“That's me,” said Alberto, taking off the black apron-of-pockets all the servers wore. “See you tomorrow.”
“See you.” Kelly tapped the menu on the register to get to the daily close screen.
“You should kick that guy out first before you balance the till,” said Alberto, one hand on the kitchen door.
“What guy?” Kelly leaned over the bar and squinted at the mostly-dark dining room. Her heart sank as she saw a figure slumped over one of the window tables. She could just make out a pair of long legs stretched all the way under the table and the opposite chair.
“Shouldn't we double up on him? He's got to be at least a head taller than me —” But the kitchen door was swinging shut.
Fine. Technically the guy was in her section. Kelly took a deep breath and flicked on the bright overhead lights, then marched into the dining room.
She stopped a metre and a half away. His clothes looked like they'd been nice, once. Even though the dining room was slightly overheated, he was wearing a black parka. It was open, and Kelly could see a lime green workout anorak underneath, and a battered grey sweatshirt underneath that. His jeans just looked like standard Levi 501s. Kelly recognised the brand of his boots. Her ex-boyfriend had saved up months to buy a similar pair.
The boots were tattered and stained, same as the rest of the guy's clothes. His hair was dark and wavy, but too long and slicked back with what Kelly guessed was grease and not hair product. He had the jowls of someone who lived on a poor diet, but the hollows around his eyes made it clear he wasn't used to having a lot of food at once.
He was staring at the lights, with a look of wonder Kelly was used to seeing on her nephew's face when he opened birthday presents. That gave her an extra couple seconds to figure out where she knew him from. His upper face looked familiar — bright blue eyes under thickish dark eyebrows.
No name came to mind, so she decided to go with her standard closing-time speech.
“Sir, we're closed. Can I call you a cab?”
At first, Kelly thought he wasn't listening, but as she finished her speech his gaze lowered and settled on her face.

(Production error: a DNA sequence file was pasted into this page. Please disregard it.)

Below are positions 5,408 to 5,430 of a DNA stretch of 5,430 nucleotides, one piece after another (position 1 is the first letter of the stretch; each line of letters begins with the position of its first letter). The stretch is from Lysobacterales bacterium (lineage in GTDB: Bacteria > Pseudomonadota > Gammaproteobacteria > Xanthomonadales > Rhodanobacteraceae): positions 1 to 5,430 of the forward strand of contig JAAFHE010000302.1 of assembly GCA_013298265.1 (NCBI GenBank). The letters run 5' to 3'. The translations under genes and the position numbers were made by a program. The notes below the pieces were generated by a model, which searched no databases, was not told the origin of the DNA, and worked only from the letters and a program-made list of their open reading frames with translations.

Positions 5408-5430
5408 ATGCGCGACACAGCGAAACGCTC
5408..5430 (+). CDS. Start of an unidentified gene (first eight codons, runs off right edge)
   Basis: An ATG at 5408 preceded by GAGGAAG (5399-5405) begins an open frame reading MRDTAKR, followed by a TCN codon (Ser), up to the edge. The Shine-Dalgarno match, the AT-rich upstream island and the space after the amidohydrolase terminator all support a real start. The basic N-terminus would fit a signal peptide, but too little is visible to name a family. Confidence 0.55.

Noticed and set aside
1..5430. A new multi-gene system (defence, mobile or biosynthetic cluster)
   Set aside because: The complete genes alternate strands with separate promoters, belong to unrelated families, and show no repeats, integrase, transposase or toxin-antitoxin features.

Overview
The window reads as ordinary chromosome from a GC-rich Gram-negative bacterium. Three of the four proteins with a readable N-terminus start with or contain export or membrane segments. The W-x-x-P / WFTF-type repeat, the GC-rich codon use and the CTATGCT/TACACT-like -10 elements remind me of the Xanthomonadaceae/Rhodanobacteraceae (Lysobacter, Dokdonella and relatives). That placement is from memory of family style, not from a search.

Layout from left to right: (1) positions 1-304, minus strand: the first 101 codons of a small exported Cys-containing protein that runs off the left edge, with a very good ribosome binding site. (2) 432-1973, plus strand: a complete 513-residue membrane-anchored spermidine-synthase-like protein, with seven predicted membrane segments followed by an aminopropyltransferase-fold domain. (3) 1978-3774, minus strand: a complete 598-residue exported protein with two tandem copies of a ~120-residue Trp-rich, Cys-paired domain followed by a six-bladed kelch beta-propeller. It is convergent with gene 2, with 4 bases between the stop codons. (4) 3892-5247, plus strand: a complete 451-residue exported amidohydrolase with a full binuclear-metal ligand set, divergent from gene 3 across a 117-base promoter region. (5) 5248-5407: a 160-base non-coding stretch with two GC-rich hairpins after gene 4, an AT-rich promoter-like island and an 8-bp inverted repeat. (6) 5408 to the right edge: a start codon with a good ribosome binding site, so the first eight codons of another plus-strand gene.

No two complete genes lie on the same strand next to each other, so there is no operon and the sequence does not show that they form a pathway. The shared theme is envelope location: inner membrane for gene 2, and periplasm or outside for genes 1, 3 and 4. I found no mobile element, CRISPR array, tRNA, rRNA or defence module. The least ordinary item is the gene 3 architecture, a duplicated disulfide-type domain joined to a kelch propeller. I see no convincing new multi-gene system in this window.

“Désolé, mais je dois rester ici jusqu'à —” The guy stared at Kelly. “That was English, wasn't it?”
Kelly took half a step back. “Yeah it was English.” Shit.
“Sorry about that.” His accents in both English and French were standard Canadian, near as Kelly could tell.
“I know you just said something about having to stay, but sir, you really can't.” Kelly gestured at the receipt and the five-dollar bill tucked under the empty coffee cup on the table. “Do you need change?”
The man peered at the receipt as if he'd never seen it before. “I don't think so.”
“Then you really have to leave. I'm sorry sir, but my manager doesn't allow customers to remain on the premises when we're balancing the till.”
The man was frowning. “So, where am I, exactly?”
“This is The Haunt.” The man was still frowning. “Near Pape subway station. On the Danforth?”
The man grinned, revealing straight but very rotten teeth. “Danforth! That's Toronto, right?”
Kelly took half a step back. “Yeahhh, last time I checked. Look, do you want me to call someone to pick you up? A cabbie, or...” She didn't want to say “the cops”, but it was starting to look like a viable option.
The man looked out the window, cupping his hands around his eyes to block out the reflections. “There's still a Toronto this time, wow.” He turned to face Kelly again. “Who's the Prime Minister, then?”
He looked so shocked Kelly involuntarily scuttled back a few more steps. “Pierre Trudeau’s still alive?”
Shit. She was going to have to call the cops. “He died a while ago, eh? It's his son now. Justin.”
“Just-in.” The man chuckled and shook his head. "Haven't heard that one yet. Prime Minister? That's incredible.” He grinned at her, and Kelly realised who he looked like. Fix his hair and teeth, give him healthy food, and he'd look just like —
“Wow. So who's the American president, then?”
Kelly froze. “Donald Trump. Look, do you need me to —”
The man slammed his palms onto the table, making the empty coffee cup jump. "Dammit! I really thought I had it this time." He produced something from his parka pocket that looked like a cross between an old flip-style phone and a garage door opener. "I have to go."
"Yes sir, you really do."
"No, I have to leave here." He held up the device. "It's safest if you duck behind the bar."
Kelly ran to the bar, grabbing her phone off the counter and ducking down at the same time. She reached for the baseball bat they kept there for emergencies. Just as her fingers enclosed the handle, she realised a humming sound was coming from the dining room.
The sound grew louder and louder, and a blueish-white light threw harsh shadows behind the bar. Kelly glanced up at the back wall and saw the liquor bottles caught in so much light they looked like they were glowing.
The hum transformed into a roar, and Kelly pressed her hands against her ears.
The sound stopped, and her ears rang away the last of the hum vibrations. There were no further sounds from the dining room.
Kelly clenched the baseball bat and inched her way around the bar, slowly easing up from her crouch.
There were some weird black marks on the floor, like painted-on shadows, but the guy was gone.
Kelly scuffed at the nearest black mark with her foot. It wouldn't rub off. Fine. She would leave Alberto a note to clean it up when he opened tomorrow.
Numbly she walked to the door and made sure it was locked with the deadbolt. She picked up the receipt and the empty coffee cup from the guy's table on her way back to the bar.
She glanced at the receipt as she waited for the cash report to print, and noticed the note.
"Haven't been in a place like this for years! Thanks so much. Joe."